Mexico Requires FM Chip Activation

Function must be available in the unit, though, which apparently leaves Apple untouched
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The effort to push activation of FM chips in smartphones in North America is getting a boost from Mexican lawmakers.

According to a story posted at eMarketer, “New Rules in Mexico Unlock FM Radio on Smartphones,” the Mexican communications authority in April approved a rule requiring smartphone manufacturers to “enable the technology that allows the device to pick up radio signals.”

The broadcast association CIRT applauded the decision, which it had been pushing, according to the story. Separately, one observer told Radio World that the move is good for the FM chip effort throughout all of Latin America because manufacturers tend to use one set of product inventory to serve markets in that region.

Reached for comment, NextRadio President Paul Brenner, who is a key point person on the push on smartphone radio chips, clarified for us what the law does and does not do.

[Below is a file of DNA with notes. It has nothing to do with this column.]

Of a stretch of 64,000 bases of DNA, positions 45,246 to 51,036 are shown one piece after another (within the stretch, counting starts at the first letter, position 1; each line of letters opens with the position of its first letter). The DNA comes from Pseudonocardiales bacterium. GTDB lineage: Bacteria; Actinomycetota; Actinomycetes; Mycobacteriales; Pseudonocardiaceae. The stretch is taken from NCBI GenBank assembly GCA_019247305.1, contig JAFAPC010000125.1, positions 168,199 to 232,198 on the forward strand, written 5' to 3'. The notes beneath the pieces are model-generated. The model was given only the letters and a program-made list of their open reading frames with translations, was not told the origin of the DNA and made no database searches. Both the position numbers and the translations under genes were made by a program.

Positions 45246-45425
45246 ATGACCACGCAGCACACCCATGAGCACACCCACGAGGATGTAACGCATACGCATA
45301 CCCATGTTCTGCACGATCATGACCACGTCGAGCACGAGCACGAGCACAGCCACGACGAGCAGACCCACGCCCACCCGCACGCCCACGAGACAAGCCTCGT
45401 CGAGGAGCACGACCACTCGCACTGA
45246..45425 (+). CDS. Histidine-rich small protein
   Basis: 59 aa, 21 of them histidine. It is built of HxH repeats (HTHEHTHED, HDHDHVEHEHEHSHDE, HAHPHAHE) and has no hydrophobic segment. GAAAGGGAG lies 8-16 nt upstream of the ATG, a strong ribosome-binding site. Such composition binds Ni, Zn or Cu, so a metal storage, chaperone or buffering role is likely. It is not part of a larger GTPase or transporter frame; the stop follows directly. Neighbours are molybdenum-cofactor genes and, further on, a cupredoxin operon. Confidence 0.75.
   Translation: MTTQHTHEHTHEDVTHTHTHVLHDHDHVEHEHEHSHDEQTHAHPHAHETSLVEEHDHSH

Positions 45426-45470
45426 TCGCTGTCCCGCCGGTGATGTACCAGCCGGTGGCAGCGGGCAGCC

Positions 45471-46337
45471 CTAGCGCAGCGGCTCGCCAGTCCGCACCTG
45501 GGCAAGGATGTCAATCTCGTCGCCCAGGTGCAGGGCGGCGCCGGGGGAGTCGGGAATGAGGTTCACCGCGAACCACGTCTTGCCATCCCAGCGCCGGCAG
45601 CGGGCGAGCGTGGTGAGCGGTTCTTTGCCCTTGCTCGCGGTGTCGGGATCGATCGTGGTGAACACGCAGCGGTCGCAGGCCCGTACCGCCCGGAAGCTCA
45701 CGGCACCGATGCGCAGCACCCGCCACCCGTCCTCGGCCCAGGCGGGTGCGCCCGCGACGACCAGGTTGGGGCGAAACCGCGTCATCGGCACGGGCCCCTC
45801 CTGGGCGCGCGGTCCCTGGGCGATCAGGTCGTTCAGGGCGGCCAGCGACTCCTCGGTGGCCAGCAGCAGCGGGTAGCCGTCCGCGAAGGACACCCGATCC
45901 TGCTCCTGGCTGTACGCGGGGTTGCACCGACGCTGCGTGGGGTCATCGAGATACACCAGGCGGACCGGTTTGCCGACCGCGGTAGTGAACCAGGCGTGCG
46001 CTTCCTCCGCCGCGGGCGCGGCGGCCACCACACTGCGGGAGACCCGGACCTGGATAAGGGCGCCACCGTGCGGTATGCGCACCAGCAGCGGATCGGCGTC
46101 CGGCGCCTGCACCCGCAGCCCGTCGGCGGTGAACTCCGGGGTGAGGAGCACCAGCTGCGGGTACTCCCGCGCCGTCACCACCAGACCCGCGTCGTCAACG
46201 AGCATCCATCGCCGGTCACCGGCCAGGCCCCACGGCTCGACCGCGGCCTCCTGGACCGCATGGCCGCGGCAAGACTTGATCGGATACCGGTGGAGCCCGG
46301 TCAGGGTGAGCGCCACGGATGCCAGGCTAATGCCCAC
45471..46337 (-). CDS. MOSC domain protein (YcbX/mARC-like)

Brenner said the Mexico law will require smartphone makers to activate the tuning feature if it is available in the phone in the first place, which means it covers pretty much all late-model Android models; but he said Apple -- still an elusive and important target for FM chip proponents -- considers the radio tuning function as not available internally and therefore argues its iPhones are not covered by the law.

Still this looks to be an important win for backers of FM chips in phones and other consumer electronics devices, who have labored to keep their initiative in front of thought leaders and standards bodies.

Separately the North American Broadcasters Association recently said it gained international support for the activation of FM radio receivers in smartphones, as we reported; it submitted an Opinion that was adopted by the International Telecommunication Union (ITU) in March.

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